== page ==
In what seems like a pretty clear argument against all the publishing industry doomsday hype, 2011 has been an uncommonly good year for debut novels. This year, it is more evident than ever that yes, people are still writing, publishing and buying great new fiction (and non-fiction, of course, but that’s a point for another post). Four of the New York Times‘s five best novels of 2011 are first novels, which seems to us to reflect the nature of the year. Here, we’ve picked out our favorites from the pack, all from first-time novelists that we can’t wait to read more from. Click through to see our list, and let us know your own favorite debut novels of the year in the comments.
We the Animals, Justin Torres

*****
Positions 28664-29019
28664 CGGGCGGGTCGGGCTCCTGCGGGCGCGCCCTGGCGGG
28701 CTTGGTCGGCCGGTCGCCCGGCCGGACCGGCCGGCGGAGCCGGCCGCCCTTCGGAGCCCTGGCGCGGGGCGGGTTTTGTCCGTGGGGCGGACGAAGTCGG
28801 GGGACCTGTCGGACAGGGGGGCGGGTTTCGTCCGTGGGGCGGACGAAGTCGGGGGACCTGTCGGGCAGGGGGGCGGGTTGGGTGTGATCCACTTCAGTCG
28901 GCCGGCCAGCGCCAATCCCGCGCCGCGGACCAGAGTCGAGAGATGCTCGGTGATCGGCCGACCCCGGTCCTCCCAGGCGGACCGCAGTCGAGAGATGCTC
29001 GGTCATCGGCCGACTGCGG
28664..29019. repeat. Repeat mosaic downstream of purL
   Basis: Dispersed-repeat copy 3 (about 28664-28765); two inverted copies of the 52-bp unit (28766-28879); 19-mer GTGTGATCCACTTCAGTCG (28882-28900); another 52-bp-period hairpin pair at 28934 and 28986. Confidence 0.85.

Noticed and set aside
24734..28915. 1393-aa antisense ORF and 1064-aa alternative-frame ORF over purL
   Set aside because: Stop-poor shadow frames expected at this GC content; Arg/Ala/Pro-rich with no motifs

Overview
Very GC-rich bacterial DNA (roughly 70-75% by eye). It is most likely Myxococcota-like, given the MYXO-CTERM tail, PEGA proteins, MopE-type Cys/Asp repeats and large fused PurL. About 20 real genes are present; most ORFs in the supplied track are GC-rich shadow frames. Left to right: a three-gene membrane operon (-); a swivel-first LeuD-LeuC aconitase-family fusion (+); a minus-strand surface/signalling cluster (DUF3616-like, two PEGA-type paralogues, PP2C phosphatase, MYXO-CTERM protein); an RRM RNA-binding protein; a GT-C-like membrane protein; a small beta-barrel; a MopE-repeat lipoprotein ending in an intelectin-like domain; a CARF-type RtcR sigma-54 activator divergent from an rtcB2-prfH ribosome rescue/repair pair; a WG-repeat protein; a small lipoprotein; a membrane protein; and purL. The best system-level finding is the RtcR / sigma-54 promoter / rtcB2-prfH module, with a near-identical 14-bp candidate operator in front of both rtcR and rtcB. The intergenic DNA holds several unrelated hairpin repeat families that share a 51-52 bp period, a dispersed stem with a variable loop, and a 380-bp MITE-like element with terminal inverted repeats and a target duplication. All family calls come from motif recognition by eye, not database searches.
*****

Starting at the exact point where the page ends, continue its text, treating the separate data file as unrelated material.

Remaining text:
From the first lines of this small but powerful novel, you know it’s going to be something else entirely: “We wanted more. We knocked the butt ends of our forks against the table, tapped our spoons against our empty bowls; we were hungry. We wanted more volume, more riots. We turned up the knob on the TV until our ears ached with the shouts of angry men. We wanted more music on the radio; we wanted beats; we wanted rock. We wanted muscles on our skinny arms. We had bird bones, hollow and light, and we wanted more density, more weight. We were six snatching hands, six stomping feet; we were brothers, boys, three little kings locked in a feud for more.” Presented in a series of vignettes rather than a linear, cohesive narrative, this coming of age story gradually narrows its scope from the wants and needs of the ‘we’ to the lonely confusion of the ‘I’ as the narrator figures out who he is and what makes him different from his brothers. If you love the smell of language and the taste of the perfect syllable, this book is for you.